Sunday, March 12, 2006

Required Reading

Major article on Mark Warner in particular and Democratic Party politics in general in today's NYT magazine. A key paragraph:
So formidable are the obstacles to challenging Clinton that even a lot of party operatives who don't think she's the best candidate are likely to work for her, just to be on the winning side. And this is precisely the strategy that her team has thus far cultivated. Just as Karl Rove set out to make George W. Bush's nomination seem inevitable in 2000, successfully freezing much of the money and talent that might have flowed to his competitors, so, too, do Clinton's advisers seem to be sending out signals that resistance is not only futile but also dangerous. When I asked Warner's aides for permission to attend some of his policy briefings in January, word came back that the outside experts who had been asked to make presentations, some of whom worked in the Clinton administration, balked because they were afraid the Clinton camp would find out that they were granting courtesies to another candidate. No one wants to cross the party's presumed nominee.
And one more:
The question for a potential candidate like Mark Warner is just what kind of outsider he intends to be. The problem with Warner's theory of the race — that he can run, like Carter and Clinton, as a centrist, electable Southern governor — is that neither Carter nor Clinton had the misfortune of having to unseat a de facto nominee. They ran as outsiders pounding at the door of the party apparatus, but the weary party more or less invited them in. That won't happen in 2008. If Hillary Clinton does decide to run, the best Warner or any other rival can hope for is that this next election will be more like 1984, when Mondale, the insider, had to use every advantage at his disposal, including the superdelegates, to hold off Gary Hart's torrid attack on the interest groups that made up the Democratic establishment.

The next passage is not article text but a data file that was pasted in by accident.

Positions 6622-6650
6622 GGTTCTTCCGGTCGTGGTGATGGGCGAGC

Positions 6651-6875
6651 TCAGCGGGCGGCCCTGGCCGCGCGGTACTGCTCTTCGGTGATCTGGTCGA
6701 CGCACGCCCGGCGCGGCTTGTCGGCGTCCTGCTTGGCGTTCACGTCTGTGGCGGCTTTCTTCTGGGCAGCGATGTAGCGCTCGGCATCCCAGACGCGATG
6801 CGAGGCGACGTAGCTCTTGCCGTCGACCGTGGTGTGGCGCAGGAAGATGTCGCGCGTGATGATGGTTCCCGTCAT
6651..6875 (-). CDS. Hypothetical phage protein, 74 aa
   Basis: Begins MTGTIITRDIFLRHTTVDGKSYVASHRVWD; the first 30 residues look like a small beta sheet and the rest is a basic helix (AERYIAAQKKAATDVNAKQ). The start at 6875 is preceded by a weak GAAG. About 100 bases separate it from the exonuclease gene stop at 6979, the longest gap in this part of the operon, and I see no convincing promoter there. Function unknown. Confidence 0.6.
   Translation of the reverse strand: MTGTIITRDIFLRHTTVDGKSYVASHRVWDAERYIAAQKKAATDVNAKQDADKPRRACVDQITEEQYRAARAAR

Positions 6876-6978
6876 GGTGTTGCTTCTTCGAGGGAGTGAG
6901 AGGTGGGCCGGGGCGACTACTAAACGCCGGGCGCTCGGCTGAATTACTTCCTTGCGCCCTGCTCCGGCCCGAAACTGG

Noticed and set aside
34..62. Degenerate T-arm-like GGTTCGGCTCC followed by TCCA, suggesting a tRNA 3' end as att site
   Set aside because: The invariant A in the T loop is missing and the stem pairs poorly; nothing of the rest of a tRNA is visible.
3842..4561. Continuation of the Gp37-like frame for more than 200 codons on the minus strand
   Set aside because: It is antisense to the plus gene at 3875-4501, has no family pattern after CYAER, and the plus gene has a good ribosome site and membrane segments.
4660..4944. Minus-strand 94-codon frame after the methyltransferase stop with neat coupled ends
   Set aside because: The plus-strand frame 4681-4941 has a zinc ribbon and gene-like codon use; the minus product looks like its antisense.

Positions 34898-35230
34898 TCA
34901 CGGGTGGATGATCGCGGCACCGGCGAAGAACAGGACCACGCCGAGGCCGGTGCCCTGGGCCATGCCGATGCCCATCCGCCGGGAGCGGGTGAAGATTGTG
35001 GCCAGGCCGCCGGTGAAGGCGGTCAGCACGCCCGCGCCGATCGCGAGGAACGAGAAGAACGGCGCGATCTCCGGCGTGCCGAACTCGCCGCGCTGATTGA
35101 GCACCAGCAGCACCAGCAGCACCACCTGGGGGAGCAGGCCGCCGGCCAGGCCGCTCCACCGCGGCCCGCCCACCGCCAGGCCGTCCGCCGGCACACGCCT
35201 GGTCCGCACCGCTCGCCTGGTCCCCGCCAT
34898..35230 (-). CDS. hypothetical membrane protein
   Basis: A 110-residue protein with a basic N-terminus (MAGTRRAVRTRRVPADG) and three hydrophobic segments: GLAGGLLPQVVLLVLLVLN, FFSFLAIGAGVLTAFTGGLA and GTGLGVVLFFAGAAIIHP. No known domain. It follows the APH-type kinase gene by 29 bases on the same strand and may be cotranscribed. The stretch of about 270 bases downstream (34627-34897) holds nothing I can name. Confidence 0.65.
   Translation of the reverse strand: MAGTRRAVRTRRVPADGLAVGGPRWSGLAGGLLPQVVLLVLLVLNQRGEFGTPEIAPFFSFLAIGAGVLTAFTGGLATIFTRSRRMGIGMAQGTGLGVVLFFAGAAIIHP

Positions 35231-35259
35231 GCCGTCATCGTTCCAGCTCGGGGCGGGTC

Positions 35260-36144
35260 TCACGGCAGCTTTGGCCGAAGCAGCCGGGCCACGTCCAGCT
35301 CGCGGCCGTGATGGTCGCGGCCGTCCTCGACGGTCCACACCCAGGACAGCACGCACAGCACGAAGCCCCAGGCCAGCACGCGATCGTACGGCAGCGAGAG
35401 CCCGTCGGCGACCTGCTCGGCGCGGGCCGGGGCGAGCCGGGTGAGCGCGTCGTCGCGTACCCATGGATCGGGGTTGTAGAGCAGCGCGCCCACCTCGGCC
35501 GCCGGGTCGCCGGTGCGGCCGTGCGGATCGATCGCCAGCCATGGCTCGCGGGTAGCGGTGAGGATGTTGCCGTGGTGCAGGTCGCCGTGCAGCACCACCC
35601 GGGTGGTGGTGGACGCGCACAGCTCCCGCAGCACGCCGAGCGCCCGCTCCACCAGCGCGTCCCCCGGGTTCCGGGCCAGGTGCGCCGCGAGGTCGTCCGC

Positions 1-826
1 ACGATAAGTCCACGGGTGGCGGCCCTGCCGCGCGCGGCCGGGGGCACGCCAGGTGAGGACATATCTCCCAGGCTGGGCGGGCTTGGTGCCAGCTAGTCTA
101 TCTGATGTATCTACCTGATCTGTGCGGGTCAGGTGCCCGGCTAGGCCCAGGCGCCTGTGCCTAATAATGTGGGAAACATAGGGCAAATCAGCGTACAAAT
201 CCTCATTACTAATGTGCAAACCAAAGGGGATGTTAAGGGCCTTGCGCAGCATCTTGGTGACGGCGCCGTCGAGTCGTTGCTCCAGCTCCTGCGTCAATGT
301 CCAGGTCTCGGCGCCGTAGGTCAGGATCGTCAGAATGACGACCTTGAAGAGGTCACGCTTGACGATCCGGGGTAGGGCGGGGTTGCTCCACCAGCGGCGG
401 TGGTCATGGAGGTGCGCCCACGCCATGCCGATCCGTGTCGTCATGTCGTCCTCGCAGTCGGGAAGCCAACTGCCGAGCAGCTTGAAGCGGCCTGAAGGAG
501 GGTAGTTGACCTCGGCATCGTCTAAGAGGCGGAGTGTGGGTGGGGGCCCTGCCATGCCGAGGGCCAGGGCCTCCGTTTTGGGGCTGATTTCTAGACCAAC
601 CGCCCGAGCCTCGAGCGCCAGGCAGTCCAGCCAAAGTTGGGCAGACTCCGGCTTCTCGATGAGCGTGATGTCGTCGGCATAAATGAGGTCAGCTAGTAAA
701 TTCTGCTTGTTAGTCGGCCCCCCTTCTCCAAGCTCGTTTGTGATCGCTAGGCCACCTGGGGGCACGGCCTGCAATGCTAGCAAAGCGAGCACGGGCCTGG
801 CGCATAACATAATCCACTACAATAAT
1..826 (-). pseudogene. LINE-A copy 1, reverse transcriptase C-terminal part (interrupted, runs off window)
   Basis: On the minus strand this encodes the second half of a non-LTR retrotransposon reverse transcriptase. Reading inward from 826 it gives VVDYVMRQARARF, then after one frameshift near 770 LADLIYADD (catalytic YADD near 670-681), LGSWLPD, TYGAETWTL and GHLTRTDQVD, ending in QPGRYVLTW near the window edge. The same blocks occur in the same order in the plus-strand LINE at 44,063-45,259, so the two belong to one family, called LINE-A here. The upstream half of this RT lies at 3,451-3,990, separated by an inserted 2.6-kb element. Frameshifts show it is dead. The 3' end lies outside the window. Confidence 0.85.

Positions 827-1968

I live in suburban Maryland just outside DC, so I get my share of Virginia political news, and though I can verify that Warner was very popular in NOVA, it bares mentioning that most of Virginia considers NOVA as suspect as Red China (just across from the District, the county that would have been SW DC is known, to the Virginia GOP, as the Peoples Republic of Arlington).
On the biggest issue in NOVA, the blocked colons of traffic, Warner managed to initiate improvements without pissing off everyone, or to put it another and perhaps incongruously better way, he managed to make improvements while pissing off everyone equally. That's a distinction worth noting. While it's a worn cliche to say that if everyone's mad than you've found the middle, it takes no skill to piss everyone off; it does, however, take real political savvy to anger everyone and still affect real change.

But... I do not completely buy the Hillary the Inevitable line, though articles such as this one, a lengthy piece on a fresh Democratic face, in which what will be taken by most readers is not the profile of Mark Warner but the indelible meme of Hillary's already sewn-up nomination, doesn't give those of us praying for a bracingly clean but contentious campaign much hope. Putting aside whether Clinton would be a good candidate and a good president (not so much the first, very good the second, imho), the very thing that would help Clinton the most if she does become the Democratic nominee in 08 IS a cleanly bruising primary campaign. And Warner is the best opponent to give it to her.

Which makes him odds-on favorite to be her running-mate (should Obama say no).


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